Saturday, June 28, 2008

Illegal to die in the Houses of Parliament?

I have spent the last couple of hours trying to track down the law that states that it is illegal to die in the Houses of Parliament. I have heard about it from a friend, and doing a search on Wikipedia didn't yield any verifiable results.

There are three mentions of this in Wikipedia, two of them linking to two newspaper articles, one stating that this law has been voted the most ridiculous while the other that the practice is to mark St. Thomas' hospital as a place of death in cases anybody breaks the law and dies there. Neither of these articles provide the source, or the actual name of the law that would state this, and I have not found it in neither of the online law databases of the UK I have checked. I couldn't find that law either that would say that those dying in a royal palace have to receive a state funeral, the closest thing was the Coroners Act 1988, that states that inquests into the deaths of persons lying inside one of the Queen's palaces are done by the Queen's coroner; alas no mention of a state funeral.

While the third about Spencer Perceval, the only British prime minister to have been assassinated, while seems to misquote his last words (either, according to the article "I am murdered" or according to the 10 Downing Street website "Oh, I have been murdered") states without providing a source that it is only illegal to die in the House of Lords.

Thus I have to think that this is probably an urban legend, though quite interesting nevertheless. Through my quest I have found the law that states that whales belong to the King.


  1. Dami, I would not mess with the King's whales. Wars have been started over that natural resource.

    I think you're right on the urban legend. Although not familiar with the case at hand, there is no reason to conclude otherwise in face of concrete authoritative evidence.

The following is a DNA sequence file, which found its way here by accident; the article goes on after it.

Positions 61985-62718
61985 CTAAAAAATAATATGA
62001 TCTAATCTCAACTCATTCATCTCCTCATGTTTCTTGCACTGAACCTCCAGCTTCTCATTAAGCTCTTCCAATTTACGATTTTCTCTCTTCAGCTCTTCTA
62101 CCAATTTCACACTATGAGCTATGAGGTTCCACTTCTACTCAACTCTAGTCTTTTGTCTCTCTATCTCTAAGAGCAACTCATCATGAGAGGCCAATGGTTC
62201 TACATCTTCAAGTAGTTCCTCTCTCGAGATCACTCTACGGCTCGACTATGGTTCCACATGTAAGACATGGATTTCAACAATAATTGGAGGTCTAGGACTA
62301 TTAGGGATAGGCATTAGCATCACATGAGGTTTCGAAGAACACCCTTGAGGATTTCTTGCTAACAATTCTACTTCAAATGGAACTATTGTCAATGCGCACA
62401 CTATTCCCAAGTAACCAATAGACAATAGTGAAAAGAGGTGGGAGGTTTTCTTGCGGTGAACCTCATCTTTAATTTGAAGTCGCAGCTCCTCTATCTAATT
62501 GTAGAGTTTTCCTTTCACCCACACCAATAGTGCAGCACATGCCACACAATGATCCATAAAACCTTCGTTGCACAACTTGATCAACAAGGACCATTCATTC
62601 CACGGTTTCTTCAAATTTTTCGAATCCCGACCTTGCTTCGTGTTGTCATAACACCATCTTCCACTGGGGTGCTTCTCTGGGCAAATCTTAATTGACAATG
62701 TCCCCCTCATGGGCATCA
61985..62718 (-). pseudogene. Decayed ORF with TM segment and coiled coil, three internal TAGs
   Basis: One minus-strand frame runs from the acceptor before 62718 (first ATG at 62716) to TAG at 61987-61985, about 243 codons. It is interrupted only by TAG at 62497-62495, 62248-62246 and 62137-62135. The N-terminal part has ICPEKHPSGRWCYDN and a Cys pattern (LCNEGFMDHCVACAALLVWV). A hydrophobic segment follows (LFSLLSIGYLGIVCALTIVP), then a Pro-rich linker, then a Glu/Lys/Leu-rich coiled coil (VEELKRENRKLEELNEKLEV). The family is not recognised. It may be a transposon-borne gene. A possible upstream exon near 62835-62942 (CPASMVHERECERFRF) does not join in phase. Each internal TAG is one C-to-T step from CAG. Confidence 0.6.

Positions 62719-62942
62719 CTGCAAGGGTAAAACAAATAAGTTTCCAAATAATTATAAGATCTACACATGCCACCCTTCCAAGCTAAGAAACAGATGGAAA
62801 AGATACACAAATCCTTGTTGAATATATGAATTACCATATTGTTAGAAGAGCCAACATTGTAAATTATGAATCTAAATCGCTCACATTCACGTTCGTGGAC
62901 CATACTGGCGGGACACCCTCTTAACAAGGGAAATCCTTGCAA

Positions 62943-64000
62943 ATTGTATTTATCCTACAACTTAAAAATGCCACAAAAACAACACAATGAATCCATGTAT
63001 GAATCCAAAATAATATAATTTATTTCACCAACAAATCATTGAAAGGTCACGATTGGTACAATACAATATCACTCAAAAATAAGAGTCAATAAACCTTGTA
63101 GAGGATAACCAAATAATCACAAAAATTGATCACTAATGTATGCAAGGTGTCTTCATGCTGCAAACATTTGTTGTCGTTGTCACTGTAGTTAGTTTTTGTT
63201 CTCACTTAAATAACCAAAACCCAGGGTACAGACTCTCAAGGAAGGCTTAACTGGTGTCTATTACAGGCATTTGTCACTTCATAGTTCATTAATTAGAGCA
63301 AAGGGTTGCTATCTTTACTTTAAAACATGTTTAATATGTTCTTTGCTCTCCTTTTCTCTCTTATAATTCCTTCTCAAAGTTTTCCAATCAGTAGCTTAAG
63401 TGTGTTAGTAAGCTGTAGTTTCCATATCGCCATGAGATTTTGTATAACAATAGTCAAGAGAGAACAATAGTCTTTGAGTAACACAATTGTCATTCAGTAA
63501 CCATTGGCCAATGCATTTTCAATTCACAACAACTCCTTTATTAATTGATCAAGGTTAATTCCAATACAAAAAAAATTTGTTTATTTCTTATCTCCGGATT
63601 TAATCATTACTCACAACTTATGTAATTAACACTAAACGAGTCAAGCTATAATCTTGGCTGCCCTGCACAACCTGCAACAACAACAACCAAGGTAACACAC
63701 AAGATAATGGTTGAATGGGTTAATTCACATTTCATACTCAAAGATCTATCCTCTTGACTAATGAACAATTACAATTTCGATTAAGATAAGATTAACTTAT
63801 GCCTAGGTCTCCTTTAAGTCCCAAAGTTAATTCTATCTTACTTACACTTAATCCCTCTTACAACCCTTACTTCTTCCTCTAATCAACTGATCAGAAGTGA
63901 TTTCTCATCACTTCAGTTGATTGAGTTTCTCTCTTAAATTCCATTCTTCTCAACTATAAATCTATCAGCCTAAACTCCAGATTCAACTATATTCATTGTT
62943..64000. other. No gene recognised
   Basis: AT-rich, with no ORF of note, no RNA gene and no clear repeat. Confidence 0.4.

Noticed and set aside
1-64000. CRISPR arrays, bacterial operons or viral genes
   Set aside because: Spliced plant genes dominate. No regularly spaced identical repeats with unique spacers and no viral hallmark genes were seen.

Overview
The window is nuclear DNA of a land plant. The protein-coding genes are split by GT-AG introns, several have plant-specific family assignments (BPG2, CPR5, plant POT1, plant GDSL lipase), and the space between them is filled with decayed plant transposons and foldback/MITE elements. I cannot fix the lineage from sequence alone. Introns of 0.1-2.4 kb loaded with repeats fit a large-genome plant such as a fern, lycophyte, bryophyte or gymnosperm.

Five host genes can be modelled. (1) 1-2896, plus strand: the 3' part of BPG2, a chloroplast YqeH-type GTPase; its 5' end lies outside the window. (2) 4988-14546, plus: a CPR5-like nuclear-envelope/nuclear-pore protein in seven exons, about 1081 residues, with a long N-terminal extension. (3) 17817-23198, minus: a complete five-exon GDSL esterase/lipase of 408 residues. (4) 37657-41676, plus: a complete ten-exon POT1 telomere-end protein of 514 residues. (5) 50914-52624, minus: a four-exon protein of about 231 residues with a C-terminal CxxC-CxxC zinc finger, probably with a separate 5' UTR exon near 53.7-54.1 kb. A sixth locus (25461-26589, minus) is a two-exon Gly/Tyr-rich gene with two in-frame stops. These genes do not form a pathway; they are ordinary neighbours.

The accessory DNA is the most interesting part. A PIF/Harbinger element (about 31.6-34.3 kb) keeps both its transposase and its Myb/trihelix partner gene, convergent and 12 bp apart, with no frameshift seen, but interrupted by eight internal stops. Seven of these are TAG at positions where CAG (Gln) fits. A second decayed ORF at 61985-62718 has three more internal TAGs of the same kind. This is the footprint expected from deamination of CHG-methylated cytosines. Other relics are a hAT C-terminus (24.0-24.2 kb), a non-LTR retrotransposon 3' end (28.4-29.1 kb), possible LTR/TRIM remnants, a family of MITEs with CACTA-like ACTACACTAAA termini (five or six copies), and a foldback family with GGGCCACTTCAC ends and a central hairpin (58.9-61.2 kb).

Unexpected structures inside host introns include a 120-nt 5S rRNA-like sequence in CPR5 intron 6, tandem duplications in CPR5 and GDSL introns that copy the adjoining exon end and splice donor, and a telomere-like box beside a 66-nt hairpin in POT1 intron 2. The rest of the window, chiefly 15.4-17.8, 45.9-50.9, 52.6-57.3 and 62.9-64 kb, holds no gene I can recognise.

2. I am almost sure its urban legend, though it might be an uncodified part of common law.

  3. This law may actually very well have existed. But you wont necessarily find it in the internet. There are a large number of archaic laws, where although practice of them cease, they were never officially repealed. These wouldn't have been included in recent legal documents and you probably wouldn't find them online.

    You're actually better asking someone with a history degree than someone with a law degree. Additionally, not everythoing is on the internet. There's a vast quantity of unique documents and records that still sit in basement, filing cabinates, back offices, libraries, etc. Few of these things end up in the public domain because of the sheer volume. Paper hasn't been 100% replaced.

    The moral of the story, if you want to go into law, try to double with history or something.

  4. @Anonymous - "There are a large number of archaic laws, where although practice of them cease"

    The amusing thing about dying in the houses of parliament is that you will commit an offence by doing so... I'm still awaiting a corpse being dragged up to face a judge.

    FYI, several Lords have died in the House, but you won't find that location as their place of death.
    They are removed from the House and the death certificate will record a "more suitable" location.